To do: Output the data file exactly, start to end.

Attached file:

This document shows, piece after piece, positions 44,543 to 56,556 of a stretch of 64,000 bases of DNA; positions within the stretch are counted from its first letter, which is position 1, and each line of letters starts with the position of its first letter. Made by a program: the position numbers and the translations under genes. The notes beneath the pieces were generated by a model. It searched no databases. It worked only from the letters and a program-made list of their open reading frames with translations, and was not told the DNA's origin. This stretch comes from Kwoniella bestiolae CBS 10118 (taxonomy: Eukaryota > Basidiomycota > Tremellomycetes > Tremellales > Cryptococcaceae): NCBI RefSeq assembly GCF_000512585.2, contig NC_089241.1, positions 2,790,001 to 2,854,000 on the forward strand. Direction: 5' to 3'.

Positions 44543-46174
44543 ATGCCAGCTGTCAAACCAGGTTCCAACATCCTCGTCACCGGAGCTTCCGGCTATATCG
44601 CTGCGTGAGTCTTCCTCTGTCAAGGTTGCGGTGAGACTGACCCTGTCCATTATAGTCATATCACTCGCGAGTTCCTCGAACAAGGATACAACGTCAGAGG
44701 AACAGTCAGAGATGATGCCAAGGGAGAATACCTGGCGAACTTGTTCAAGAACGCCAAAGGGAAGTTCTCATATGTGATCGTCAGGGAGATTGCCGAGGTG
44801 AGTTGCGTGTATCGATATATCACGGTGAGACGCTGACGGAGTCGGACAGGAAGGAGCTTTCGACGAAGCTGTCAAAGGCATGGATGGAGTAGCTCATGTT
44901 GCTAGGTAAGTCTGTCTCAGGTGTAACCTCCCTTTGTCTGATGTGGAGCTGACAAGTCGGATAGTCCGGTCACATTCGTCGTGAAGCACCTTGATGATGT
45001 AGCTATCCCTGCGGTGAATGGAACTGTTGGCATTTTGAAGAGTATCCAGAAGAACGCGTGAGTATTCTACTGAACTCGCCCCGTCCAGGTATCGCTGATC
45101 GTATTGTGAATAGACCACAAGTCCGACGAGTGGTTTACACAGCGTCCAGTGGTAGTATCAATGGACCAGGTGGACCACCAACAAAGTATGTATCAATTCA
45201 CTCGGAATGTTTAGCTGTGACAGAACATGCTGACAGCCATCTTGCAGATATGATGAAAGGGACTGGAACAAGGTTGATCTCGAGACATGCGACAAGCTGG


This document shows, piece after piece, positions 44,543 to 56,556 of a stretch of 64,000 bases of DNA; positions within the stretch are counted from its first letter, which is position 1, and each line of letters starts with the position of its first letter. Made by a program: the position numbers and the translations under genes. The notes beneath the pieces were generated by a model. It searched no databases. It worked only from the letters and a program-made list of their open reading frames with translations, and was not told the DNA's origin. This stretch comes from Kwoniella bestiolae CBS 10118 (taxonomy: Eukaryota > Basidiomycota > Tremellomycetes > Tremellales > Cryptococcaceae): NCBI RefSeq assembly GCF_000512585.2, contig NC_089241.1, positions 2,790,001 to 2,854,000 on the forward strand. Direction: 5' to 3'.

Positions 44543-46174
44543 ATGCCAGCTGTCAAACCAGGTTCCAACATCCTCGTCACCGGAGCTTCCGGCTATATCG
44601 CTGCGTGAGTCTTCCTCTGTCAAGGTTGCGGTGAGACTGACCCTGTCCATTATAGTCATATCACTCGCGAGTTCCTCGAACAAGGATACAACGTCAGAGG
44701 AACAGTCAGAGATGATGCCAAGGGAGAATACCTGGCGAACTTGTTCAAGAACGCCAAAGGGAAGTTCTCATATGTGATCGTCAGGGAGATTGCCGAGGTG
44801 AGTTGCGTGTATCGATATATCACGGTGAGACGCTGACGGAGTCGGACAGGAAGGAGCTTTCGACGAAGCTGTCAAAGGCATGGATGGAGTAGCTCATGTT
44901 GCTAGGTAAGTCTGTCTCAGGTGTAACCTCCCTTTGTCTGATGTGGAGCTGACAAGTCGGATAGTCCGGTCACATTCGTCGTGAAGCACCTTGATGATGT
45001 AGCTATCCCTGCGGTGAATGGAACTGTTGGCATTTTGAAGAGTATCCAGAAGAACGCGTGAGTATTCTACTGAACTCGCCCCGTCCAGGTATCGCTGATC
45101 GTATTGTGAATAGACCACAAGTCCGACGAGTGGTTTACACAGCGTCCAGTGGTAGTATCAATGGACCAGGTGGACCACCAACAAAGTATGTATCAATTCA
45201 CTCGGAATGTTTAGCTGTGACAGAACATGCTGACAGCCATCTTGCAGATATGATGAAAGGGACTGGAACAAGGTTGATCTCGAGACATGCGACAAGCTGG